When I was about at the tree's height I turned towards the cliff once again. Flying just over the trees, I spotted the fort, and landed with a loud groan from the wood.

"Was that you, Mason?" Kaitlyn asked.

"Yeah, it was me."

"Alright now we know you can get up there. Let's go back and get the supplies." Steven said.

"I told you to bring them in the first place." I said.

"I didn't want to have to bring them back if you couldn't make it up there in the first place."

Kaitlyn had been the one to find it, but Steven said that we should make it into an easily accessible fort that we could bring crap into, and hang out in. But, as it were, I was the only one who could get in, and there was no way I could carry either of them up to it.

The goal was to just hang a rope from it so we could climb up, and another rope with a bucket so we could bring things to the top more easily. Seemingly easy, but with all the suspicion from the adults in the village, we would have to be sneaky and try not to get caught.

As we approached the edge of the village, my mother noticed me.

"Mason! What were you doing?" She asked.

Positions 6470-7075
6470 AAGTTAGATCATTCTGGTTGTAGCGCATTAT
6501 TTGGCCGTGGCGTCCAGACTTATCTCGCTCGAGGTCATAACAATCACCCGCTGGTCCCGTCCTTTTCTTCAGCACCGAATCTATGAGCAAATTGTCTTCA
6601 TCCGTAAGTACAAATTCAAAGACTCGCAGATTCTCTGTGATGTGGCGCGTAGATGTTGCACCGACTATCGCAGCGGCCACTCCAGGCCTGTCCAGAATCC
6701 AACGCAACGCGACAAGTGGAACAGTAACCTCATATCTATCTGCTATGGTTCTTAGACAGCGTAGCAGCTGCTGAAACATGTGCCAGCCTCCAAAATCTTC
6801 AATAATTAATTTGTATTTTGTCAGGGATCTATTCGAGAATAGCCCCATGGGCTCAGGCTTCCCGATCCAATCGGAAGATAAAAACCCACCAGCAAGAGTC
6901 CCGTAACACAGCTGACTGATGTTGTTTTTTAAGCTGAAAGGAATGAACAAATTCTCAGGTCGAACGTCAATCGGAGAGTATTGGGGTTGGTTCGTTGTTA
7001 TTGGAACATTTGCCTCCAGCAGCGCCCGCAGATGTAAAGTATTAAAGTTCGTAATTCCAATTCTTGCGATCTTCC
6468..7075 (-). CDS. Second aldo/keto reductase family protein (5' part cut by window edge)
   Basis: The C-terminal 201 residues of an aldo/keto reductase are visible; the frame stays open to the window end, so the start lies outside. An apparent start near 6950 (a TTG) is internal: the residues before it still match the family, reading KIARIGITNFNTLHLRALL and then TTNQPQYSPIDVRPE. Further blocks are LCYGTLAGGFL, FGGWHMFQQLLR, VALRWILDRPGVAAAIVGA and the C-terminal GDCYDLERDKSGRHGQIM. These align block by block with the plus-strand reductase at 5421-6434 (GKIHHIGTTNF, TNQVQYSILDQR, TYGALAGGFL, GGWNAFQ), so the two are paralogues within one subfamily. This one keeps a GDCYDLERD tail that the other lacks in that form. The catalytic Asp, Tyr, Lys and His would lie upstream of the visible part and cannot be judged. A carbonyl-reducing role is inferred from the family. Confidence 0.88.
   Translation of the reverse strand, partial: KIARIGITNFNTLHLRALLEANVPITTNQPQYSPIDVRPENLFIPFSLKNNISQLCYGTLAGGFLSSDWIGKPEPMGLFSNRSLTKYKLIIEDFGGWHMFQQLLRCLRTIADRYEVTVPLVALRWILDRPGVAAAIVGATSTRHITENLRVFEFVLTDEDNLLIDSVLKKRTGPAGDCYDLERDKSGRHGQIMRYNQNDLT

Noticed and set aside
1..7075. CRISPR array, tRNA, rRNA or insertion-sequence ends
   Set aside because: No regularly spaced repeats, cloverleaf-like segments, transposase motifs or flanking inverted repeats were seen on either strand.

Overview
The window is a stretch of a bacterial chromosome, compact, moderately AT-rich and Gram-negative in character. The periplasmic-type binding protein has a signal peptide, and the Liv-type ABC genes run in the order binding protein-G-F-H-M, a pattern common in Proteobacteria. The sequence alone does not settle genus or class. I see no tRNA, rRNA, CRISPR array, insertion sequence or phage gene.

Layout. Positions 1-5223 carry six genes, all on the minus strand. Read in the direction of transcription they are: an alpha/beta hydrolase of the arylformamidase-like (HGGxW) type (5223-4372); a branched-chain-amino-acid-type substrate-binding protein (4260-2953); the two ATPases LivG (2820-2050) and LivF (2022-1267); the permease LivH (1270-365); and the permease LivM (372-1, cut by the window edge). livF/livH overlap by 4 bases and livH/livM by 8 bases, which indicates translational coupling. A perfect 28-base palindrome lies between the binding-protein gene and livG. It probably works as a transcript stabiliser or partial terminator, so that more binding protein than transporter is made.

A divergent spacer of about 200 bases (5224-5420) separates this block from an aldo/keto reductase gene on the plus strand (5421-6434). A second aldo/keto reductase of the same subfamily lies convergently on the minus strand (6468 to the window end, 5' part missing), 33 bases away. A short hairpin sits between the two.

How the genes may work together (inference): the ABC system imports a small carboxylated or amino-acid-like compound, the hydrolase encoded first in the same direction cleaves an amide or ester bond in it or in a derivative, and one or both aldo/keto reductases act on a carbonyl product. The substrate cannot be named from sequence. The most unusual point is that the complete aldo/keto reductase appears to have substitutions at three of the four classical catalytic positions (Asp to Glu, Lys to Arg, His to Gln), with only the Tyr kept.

"Nothing mom, just some exploring." I tried to push away from her and keep moving.

"I hope you weren't 'exploring' the air around the cliffs again." She put her hands on her hips. Her worry was unreasonable, but well intentioned, and ingrained into our culture. Children weren't allowed to attempt flying until fourteen years of age, and I had attempted it at six, nearly killing myself, and breaking my wing. I was well-known in the village for that incident, both for being dumb enough to jump off of a cliff at six years old, and for the fact that my wing healed perfectly.

"Of course not mom." I semi-lied.

"Good boy." She went on with her business.

I ran to catch up with Kaitlyn and Steven.